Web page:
Care, Care & Community in Ghana by Margot Le Neveu
My trip to Ghana this past summer was a life-changing experience. Travelling out of North America for the first time, I was anxious about my journey to Africa. I travelled alone, however I met several other young volunteers on my flight, and there was a Projects Abroad Staff member waiting for us as soon as we arrived in Accra. “Culture shock” is a term commonly used to describe the food, atmosphere, and people in an unfamiliar place, and arriving in Accra was truly shocking. I loved how different it was from back home in the United States. There were so many people in the city, something I was not used to. When I moved into my first placement, with a family in the Akuapem Hills, I felt very welcome. Although I was sixteen, the youngest of all the volunteers I met, I never felt intimidated or left out. The family I stayed with cooked all my meals, and helped me settle into the Ghanaian lifestyle.
Working at the orphanage was my favourite part of my trip to Ghana. The wood market and bead market were nice to visit, however I really loved playing with all the children at the orphanage. Every day a Project Abroad staff member brought us to and from work. We never got lost, and the staff were always there to answer all of our questions. In the mornings, we worked to build a bathroom for the children at the orphanage. I really felt as though I was making a difference. We carried rocks, sand, and cement blocks to the back of the orphanage where men helped us build the foundation for the new bathroom. We could see the structure forming before our eyes. After lunch, we played with the children in the orphanage, which was my favourite part of the day. The women running the orphanage were always kind and welcoming to us, and we were allowed to stay as long as we would like.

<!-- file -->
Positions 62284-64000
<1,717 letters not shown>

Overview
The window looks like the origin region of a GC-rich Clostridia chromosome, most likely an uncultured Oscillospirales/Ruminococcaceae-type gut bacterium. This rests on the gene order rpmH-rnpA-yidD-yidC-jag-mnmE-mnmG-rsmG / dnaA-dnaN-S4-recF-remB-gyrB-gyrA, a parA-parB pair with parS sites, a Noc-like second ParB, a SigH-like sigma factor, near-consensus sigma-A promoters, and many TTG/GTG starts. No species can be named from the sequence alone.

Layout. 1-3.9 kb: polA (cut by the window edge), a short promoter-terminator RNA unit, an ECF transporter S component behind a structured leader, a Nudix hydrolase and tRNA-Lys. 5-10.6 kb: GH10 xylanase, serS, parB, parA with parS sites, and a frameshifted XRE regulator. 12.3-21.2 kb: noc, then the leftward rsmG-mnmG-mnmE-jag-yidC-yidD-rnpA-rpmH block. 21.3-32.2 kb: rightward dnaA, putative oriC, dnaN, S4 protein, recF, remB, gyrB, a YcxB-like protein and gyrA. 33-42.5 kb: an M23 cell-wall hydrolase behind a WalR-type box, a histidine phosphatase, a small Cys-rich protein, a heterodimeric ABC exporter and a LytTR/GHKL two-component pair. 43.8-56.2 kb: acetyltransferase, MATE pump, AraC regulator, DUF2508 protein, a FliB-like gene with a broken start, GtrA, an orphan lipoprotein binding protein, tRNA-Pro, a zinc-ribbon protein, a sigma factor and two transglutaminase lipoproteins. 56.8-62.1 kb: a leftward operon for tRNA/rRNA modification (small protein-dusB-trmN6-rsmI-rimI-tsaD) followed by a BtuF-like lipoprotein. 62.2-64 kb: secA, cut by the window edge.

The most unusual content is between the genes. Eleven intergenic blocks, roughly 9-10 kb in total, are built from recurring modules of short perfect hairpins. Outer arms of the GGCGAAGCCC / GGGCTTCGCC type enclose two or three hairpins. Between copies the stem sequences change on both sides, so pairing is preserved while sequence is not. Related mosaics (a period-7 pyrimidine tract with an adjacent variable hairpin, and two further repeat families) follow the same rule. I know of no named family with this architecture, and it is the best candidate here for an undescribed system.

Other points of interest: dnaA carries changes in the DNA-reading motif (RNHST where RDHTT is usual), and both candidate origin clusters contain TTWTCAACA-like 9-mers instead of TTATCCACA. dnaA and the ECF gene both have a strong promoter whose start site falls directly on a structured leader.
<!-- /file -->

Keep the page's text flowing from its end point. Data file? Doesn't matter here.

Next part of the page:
At night, after a day of hard work, the volunteers would go into the centre of town or meet at a Project Abroad “quiz night”. Through these drumming and dancing lessons and quiz nights organised by Projects Abroad, I met people from countries around the world. On the weekend between my two weeks in Ghana, all the two-week volunteers travelled down to the coast to visit a slave castle and to do a canopy walk in the jungle. This gave me a great opportunity to get to know people on other volunteer projects.
In my second week in Ghana, I moved from the Hills down to the city of Accra. I actually lived with another family outside of the city in a region called Kasoa. Mr. Kontor was always very flexible and accommodating, and I loved the food the family made for us, especially the pineapple at breakfast. Water pouches were always available. The Christ Outreach Orphanage is where we worked during our second week in Ghana. Although it was only a five-minute walk, a Projects Abroad staff member escorted us to and from work every day. Working at this orphanage was also memorable. We were building school classrooms and playing with the children. We also painted inside and outside the orphanage, and the little children were always trying to help us paint.
Working in Ghana was a great experience. Everyone was friendly, especially all the people taking care of the volunteers. I made many lasting friendships, and I think about my time spent in Ghana almost every day. I feel very lucky to have had the opportunity to travel to Africa last summer, and I hope to travel back there again soon.
Margot Le Neveu
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